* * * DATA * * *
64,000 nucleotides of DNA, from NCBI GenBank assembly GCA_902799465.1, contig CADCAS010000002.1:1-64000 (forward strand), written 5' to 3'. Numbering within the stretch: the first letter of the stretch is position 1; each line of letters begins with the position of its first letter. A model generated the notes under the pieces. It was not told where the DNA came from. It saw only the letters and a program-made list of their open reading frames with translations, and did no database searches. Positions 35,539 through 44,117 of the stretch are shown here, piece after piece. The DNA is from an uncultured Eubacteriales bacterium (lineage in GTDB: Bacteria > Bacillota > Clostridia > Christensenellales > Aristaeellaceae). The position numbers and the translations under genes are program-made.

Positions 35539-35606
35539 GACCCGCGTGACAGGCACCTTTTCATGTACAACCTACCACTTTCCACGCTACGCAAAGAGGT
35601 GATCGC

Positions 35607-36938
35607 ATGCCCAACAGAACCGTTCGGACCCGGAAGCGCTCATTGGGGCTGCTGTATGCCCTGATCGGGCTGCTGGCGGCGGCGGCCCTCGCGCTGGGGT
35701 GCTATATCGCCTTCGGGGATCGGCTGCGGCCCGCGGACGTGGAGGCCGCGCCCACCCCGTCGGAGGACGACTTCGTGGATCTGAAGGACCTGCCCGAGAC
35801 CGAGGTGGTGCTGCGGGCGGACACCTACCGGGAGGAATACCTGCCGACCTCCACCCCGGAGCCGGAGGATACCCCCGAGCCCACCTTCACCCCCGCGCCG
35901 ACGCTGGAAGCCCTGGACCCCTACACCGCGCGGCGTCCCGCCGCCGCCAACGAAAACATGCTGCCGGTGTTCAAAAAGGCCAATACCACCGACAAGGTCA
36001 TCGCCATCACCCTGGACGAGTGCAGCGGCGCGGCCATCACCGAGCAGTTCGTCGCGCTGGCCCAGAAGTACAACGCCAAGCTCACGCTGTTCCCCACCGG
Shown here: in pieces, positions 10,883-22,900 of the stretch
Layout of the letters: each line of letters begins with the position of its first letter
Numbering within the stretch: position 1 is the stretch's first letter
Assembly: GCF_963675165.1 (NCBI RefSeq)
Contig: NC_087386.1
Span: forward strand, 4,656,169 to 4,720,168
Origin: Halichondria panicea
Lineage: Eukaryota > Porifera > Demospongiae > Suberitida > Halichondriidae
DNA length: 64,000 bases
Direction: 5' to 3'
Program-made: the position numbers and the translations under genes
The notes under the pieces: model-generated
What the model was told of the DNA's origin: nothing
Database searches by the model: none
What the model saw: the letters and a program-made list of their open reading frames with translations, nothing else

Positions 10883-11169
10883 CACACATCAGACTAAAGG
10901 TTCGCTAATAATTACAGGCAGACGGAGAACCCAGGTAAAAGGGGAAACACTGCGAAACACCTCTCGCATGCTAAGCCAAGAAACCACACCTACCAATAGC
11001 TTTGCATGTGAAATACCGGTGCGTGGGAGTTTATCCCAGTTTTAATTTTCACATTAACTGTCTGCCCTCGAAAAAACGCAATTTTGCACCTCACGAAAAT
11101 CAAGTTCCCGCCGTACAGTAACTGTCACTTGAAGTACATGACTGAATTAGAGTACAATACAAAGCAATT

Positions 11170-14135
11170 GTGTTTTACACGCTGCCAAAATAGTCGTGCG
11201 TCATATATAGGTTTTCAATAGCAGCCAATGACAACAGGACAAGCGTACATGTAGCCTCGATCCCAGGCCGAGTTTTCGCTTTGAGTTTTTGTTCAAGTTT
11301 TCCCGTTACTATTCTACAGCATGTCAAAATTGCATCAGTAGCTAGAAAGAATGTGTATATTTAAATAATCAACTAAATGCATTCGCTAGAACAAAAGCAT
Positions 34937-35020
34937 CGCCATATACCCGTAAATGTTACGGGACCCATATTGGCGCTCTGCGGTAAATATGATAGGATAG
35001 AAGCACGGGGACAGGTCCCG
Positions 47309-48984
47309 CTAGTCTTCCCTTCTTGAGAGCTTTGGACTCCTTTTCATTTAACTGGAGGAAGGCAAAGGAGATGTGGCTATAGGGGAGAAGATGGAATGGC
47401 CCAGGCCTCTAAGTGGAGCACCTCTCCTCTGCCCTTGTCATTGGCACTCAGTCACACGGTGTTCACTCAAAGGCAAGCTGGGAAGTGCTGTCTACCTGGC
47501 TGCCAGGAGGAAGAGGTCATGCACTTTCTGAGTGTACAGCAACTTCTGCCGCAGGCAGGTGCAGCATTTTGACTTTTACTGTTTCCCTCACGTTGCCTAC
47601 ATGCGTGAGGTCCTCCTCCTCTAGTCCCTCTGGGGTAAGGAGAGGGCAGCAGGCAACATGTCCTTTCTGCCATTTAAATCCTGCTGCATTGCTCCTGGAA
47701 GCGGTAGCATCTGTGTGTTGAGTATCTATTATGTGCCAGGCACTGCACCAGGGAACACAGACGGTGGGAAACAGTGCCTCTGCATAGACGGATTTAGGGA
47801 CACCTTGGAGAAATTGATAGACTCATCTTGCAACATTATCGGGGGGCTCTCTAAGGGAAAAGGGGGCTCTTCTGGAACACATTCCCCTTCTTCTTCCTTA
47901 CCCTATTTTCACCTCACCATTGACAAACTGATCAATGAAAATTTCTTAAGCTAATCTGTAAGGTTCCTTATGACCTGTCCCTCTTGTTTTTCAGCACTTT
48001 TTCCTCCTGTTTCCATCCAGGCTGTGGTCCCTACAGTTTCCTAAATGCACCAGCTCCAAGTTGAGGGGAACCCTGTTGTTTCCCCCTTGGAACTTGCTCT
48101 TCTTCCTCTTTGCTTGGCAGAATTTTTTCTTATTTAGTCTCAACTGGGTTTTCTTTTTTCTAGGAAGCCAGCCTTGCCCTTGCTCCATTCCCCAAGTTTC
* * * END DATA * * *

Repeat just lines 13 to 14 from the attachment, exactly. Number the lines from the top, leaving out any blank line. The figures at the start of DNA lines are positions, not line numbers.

Numbering within the stretch: position 1 is the stretch's first letter
Assembly: GCF_963675165.1 (NCBI RefSeq)